Sahara Sky, invading from Southern California for trainer Jerry Hollendorfer, needed every inch of the long Belmont Park stretch run to catch pacesetting Cross Traffic in a heart-pounding finish to the $750,000 Metropolitan Handicap (gr. I) May 27 (VIDEO).
A tough-luck second in the Carter Handicap (gr. I) at Aqueduct Racetrack April 6, 9-2 shot Sahara Sky's return trip to New York paid big dividends for his Hall of Fame trainer, who owns the 5-year-old son of Pleasant Tap with Kim Lloyd. This was the first grade I victory for Sahara Sky.
Joel Rosario brought Sahara Sky wide off the turn, avoiding traffic issues that affected 5-2 favorite Flat Out . Sahara Sky methodically advanced through the lane after Cross Traffic had put away Mark Valeski near the eighth pole. Under strong urging from Rosario, Sahara Sky hit the Met Mile wire a short nose in front while timed in 1:34.17 over a fast track.
"I was thinking I won, but it was so close and I was so far to the outside, sometimes it's hard to tell," said Rosario, whose remarkable run in top-level races continues. "I thought we had a head in front, but the angle was different and I didn't know."
Cross Traffic, headed by Flat Out in the Westchester Stakes (gr. III) April 27 at Belmont, had to settle for second once more after flashing blazing quarter mile fractions of :22.40, :44.68, and 1:09.20. Flat Out, two-time winner of the Jockey Gold Cup (gr. I) for trainer Bill Mott, was third, suffering his first loss in five tries at Belmont.
Sahara Sky, bred in Florida by Martin Stables, is out of the Storm Cat mare Seeking the Sky, a grade III winner whose five foals to race have all been winners. He began his career for A.C. and Jane Hebert and trainer Jeff Hebert in Louisiana, but caught Hollendorfer's eye after winning his debut by 4 1/4 lengths at Delta Downs.
Purchased privately, Sahara Sky has raced exclusively for Hollendorfer since. Lloyd, his partner, is a former Southern California trainer who is general manager of the Barretts Equine Ltd., the auction firm based at Fairplex Park.
Fast-developing Sahara Sky won his graded stakes debut Jan. 19 at Santa Anita Park in the Palos Verdes Stakes (gr. II). In his next start, the seven-furlong San Carlos (gr. II), he won again, setting the stage for the Carter. In that race, The dark bay horse was forced to alter course at the three-sixteenth pole but finished well to be three-quarters of a length behind upset winner Swagger Jack .
"(We) talked it over, and one of our goals was to win the Metropolitan Mile," said Hollendorfer, who made the trip to Belmont. "I'd never won it, and I wanted a chance to win it, and Kim did, also. We had a little added confidence because we thought our horse ran good in New York over at Aqueduct (in the Carter), and with a little bit better trip we might have even won that race."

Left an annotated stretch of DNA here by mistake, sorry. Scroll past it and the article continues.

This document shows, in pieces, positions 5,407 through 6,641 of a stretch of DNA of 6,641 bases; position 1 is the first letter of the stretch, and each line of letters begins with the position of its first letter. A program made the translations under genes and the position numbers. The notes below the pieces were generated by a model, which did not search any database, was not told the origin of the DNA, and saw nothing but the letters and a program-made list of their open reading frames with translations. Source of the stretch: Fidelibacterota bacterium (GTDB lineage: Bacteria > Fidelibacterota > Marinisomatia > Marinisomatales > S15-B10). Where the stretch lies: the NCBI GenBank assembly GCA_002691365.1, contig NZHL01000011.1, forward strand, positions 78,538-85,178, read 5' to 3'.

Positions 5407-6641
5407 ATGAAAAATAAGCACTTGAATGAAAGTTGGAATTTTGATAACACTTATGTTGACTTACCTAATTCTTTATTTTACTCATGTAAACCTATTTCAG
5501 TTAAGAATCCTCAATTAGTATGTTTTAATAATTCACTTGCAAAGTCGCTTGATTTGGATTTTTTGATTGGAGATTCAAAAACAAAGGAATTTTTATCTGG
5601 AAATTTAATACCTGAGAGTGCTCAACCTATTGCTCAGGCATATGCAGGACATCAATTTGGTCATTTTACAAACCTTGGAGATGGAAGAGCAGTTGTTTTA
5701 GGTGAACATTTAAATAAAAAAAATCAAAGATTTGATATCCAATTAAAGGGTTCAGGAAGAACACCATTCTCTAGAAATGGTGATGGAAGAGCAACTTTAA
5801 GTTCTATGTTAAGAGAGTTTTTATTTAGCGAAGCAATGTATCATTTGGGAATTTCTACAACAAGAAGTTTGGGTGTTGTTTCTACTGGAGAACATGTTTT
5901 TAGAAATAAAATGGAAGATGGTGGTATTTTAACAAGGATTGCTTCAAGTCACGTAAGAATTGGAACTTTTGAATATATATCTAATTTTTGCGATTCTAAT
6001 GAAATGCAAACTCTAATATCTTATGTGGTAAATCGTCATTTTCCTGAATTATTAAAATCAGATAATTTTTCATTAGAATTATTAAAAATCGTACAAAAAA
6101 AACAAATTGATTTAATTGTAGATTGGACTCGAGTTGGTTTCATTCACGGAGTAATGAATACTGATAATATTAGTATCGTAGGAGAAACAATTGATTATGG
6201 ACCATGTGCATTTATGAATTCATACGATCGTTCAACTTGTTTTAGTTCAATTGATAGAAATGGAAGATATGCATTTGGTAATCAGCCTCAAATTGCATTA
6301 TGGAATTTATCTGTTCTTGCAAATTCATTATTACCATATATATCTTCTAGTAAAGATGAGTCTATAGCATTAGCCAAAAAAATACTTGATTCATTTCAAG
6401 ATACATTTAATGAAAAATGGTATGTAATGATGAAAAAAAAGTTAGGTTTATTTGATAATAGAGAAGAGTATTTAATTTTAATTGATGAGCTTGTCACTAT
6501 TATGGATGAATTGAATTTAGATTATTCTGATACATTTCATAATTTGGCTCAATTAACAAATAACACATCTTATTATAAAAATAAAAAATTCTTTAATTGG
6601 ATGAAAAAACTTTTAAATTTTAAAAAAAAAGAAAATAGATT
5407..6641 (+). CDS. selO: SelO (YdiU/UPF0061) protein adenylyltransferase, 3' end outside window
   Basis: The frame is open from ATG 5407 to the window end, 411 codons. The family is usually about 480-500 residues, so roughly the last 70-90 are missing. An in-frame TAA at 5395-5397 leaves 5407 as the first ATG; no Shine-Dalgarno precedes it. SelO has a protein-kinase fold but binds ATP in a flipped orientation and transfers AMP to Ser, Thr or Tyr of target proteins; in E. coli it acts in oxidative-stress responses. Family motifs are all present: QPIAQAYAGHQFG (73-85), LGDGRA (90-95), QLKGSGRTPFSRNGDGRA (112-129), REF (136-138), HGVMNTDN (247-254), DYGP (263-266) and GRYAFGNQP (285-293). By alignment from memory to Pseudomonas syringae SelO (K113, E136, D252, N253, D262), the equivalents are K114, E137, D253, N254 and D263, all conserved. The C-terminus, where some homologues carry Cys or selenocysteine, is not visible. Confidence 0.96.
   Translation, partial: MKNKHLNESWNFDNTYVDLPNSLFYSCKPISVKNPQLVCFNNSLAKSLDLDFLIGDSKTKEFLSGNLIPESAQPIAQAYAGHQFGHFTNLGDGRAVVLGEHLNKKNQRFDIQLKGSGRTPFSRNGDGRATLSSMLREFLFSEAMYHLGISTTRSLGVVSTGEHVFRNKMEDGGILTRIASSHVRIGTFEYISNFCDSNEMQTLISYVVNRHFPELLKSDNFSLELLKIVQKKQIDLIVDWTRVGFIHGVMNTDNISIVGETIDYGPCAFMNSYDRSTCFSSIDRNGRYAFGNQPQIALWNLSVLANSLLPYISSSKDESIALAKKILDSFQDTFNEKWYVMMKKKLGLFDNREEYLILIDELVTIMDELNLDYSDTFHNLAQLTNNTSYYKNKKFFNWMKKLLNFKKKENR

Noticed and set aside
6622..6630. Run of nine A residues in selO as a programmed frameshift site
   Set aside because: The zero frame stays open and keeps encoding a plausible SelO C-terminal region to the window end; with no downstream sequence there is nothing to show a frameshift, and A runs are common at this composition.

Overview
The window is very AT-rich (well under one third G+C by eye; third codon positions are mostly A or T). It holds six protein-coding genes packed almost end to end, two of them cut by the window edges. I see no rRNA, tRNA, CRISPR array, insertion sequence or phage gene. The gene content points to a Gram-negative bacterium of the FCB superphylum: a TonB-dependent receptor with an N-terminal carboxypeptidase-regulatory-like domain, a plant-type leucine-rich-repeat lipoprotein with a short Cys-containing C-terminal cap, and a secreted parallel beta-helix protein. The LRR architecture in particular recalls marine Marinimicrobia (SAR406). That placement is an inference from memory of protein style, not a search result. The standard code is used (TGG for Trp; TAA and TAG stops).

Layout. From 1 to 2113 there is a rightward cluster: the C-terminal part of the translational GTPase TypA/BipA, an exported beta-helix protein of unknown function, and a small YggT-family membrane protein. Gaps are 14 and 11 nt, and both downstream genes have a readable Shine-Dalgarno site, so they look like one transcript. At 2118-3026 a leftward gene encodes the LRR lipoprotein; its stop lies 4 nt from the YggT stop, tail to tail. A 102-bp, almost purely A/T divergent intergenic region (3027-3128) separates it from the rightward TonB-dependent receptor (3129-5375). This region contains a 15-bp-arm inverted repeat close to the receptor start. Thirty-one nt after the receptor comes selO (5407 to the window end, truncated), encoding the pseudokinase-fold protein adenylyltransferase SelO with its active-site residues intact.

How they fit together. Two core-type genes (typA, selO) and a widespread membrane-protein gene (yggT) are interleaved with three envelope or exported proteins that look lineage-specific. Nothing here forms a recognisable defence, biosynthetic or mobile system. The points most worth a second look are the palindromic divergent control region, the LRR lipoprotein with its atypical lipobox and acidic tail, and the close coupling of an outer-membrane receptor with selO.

Sahara Sky raced last in the field of nine for the first half-mile as Cross Traffic, a step slow into stride from the rail for John Velazquez, shot to the front over Handsome Mike, with Discreet Dancer and Fort Loudon, and Mark Valeski in good stalking position.
Cross Traffic was under pressure all the way on the inside, engaging with Mark Valeski at the quarter pole and those two battled stiffly through the stretch before Cross Traffice began to inch clear at mid-stretch. He looked like a winner until the very last strides.
"He ran good and got nailed at the wire," Velazquez said of the runner-up. "There's not much else to say."
Sahara Sky, who advanced into sixth at the quarter pole, swung five wide for the drive and finished impressively while avoiding traffic issues. He drifted out in deep stretch under left-handed encouragement from Rosario, but got his head down just before the wire to take the bob.
"I told (Rosario) to watch his pace," Hollendorfer said. "We knew there was some speed to set that up, and I told him the horse likes left-handed whipping, so I told to hit both left- and right-handed, and he came running and got up the last jump.
"I'll take him back to California and give him a good, long time between races like we do, and we'll make a new decision on where to go. We give him a lot of time between races, and he rewards us every time.
"The way he ran today, it looks like he could get off a little more ground. I'll watch the films and watch the gallop out and see what I think about that, but it might be a possibility to look at. I don't want to keep flying him across the country, though."
Not so lucky were Flat Out and Swagger Jack, who was bottled up in traffic on the turn while trying to avoid being shuffled back. Flat Out was bumped in the tangle before drifting wide and finished with interest under a strong drive from Junior Alvarado while not threatening.
"He got bounced pretty good at the five-sixteenths pole," Mott said of the beaten favorite, who wound up 3 1/2 lengths behind the first two. "No doubt about it, they bounced him around pretty good."
Mark Valeski weakened to fourth, followed by Fed Biz, Fort Loudon, Swagger Jack, Handsome Mike, and Discreet Dancer.
Sahara Sky ran his career mark to 7-3-4 in 16 starts and more than doubled his earnings to $886,680.
He carried co-high weight of 120 pounds and paid $11.60, $6, and $3.80. Cross Traffic, from the Todd Pletcher stable for GoldMark Farm, paid $5.10 and $3.40 while rounding out a $77 exacta. Preston Stables' Flat Out, also carrying 120, paid $2.80 to show.